Is it time for a change?
Is it time for Cromwell to hang its promotion hat on something other than big fruit, a lake and old lettering? Jo McKenzie-McLean investigates.
The time has come to let the world know Cromwell is more than ''big fruit.''
Central Otago District Council community services manager Anne Pullar said the council would lead a process to develop a marketable brand for Cromwell.
Currently the town used some ''unique image sets'' to promote the town - Lake Dunstan, the fruit sculpture, and stylised wording of ''Cromwell,'' but that was not a brand.
''You want to go to the market and tell a unique story. I think it's timely Cromwell reviews what that story is. We all know Cromwell is more than big fruit - it is an important icon associated with our industry - but it's probably timely the community gets together and works in collaboration to develop a brand.''
Ms Pullar planned to discuss developing a brand with the Cromwell and Districts Promotions Group at its next meeting next month, then present a report to the Cromwell Community Board, she said.
Cromwell Community Board chairman Neil Gillespie said he emailed the promotions group in October suggesting it look at branding after discussions with Highlands Motorsport Park.
''It was something we were alerted to before the (December race meeting) - is our brand appropriate for what we have got now? Highlands is keen to work that through so the Cromwell community has got something everyone can use.''
Highlands Motorsport Park business development officer Josie Spillane said she was excited there would be consistency in a logo and brand the whole community could hang its hat on, which would create a synergy between all the attractions Cromwell had to offer.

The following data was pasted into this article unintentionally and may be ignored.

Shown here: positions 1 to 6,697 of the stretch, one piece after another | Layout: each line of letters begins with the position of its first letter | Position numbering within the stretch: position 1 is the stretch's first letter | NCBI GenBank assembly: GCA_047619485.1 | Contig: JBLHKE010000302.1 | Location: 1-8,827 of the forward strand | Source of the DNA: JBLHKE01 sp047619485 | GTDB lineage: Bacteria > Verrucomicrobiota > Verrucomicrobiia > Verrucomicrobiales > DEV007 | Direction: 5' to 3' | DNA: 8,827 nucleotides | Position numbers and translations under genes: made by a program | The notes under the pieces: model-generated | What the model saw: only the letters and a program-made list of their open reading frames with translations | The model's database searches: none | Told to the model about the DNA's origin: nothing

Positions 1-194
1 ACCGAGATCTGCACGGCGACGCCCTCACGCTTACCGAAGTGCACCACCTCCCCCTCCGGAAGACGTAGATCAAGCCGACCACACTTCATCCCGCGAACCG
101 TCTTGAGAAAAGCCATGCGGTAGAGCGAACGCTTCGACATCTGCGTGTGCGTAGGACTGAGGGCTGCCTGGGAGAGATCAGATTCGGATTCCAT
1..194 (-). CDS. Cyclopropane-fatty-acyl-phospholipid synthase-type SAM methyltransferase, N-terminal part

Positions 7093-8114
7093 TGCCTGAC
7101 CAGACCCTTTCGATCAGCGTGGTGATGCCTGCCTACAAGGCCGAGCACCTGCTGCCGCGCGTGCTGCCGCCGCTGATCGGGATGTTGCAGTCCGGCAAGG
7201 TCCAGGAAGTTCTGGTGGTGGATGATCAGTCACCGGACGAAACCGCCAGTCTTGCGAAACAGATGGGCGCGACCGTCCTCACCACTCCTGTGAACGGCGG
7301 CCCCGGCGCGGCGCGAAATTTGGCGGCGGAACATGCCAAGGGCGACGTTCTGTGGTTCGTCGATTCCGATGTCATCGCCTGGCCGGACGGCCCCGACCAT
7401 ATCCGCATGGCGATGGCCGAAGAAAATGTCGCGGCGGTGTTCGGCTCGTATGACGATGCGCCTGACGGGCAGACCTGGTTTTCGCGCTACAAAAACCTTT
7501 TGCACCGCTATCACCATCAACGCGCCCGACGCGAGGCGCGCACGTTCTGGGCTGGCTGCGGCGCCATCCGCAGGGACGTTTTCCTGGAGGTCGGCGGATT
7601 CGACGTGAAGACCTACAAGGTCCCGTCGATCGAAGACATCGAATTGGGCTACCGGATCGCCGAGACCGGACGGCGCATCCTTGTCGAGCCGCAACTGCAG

''We really looked forward to working with the promotions group, community board and Tourism Central Otago in developing an identity for Cromwell and educating people there is so much to the region and it is worth a visit.''
''We have something really, really special here.''
However, a logo was not the ''be all and end all'' - businesses and community groups needed to have a proactive attitude to promote what Cromwell had to offer.
''We are working really hard to bring crowds - how can the town make the most of that? It is that out-side-of-the-box thinking local businesses in town need to give people a reason to go into Cromwell.''
Motorsport park organisers were already planning to start days later and finish earlier for the January meeting to give people the opportunity to go into the community, she said.
Many Cromwell businesses had commented trading was quiet during the motorsport park's first big race meeting, including community board member and manager of the Golden Gate Lodge Glen Christiansen.
However, there was still a huge opportunity for businesses to ''spring-board from what has happened over the weekend,'' he said.
''I know we are quick to say we missed the boat. I didn't think we missed the boat, I think we just underestimated the style (of visitor). People staying with me were there all day - our accommodation was busy but the food and beverage outlets were quiet.''
Mr Christiansen was already planning how to target crowds expected at the January race meeting, he said.
The town had ''moved on'' from the big fruit logo, he said.
''Times have changed, and people's experiences have changed.''
Likewise, Aimee Paardekooper of Cromwell PaperPlus said the ''ball was rolling'' to achieve better results for the January meeting.
''I have had discussions with local businesses how we can benefit from the next weekend. It is just a learning event for everyone.''
She welcomed a modernised logo and brand to fit with a town that was modern and going forward.
''I think the brand needs to be done regardless of the motorsport park. It is time if got updated.''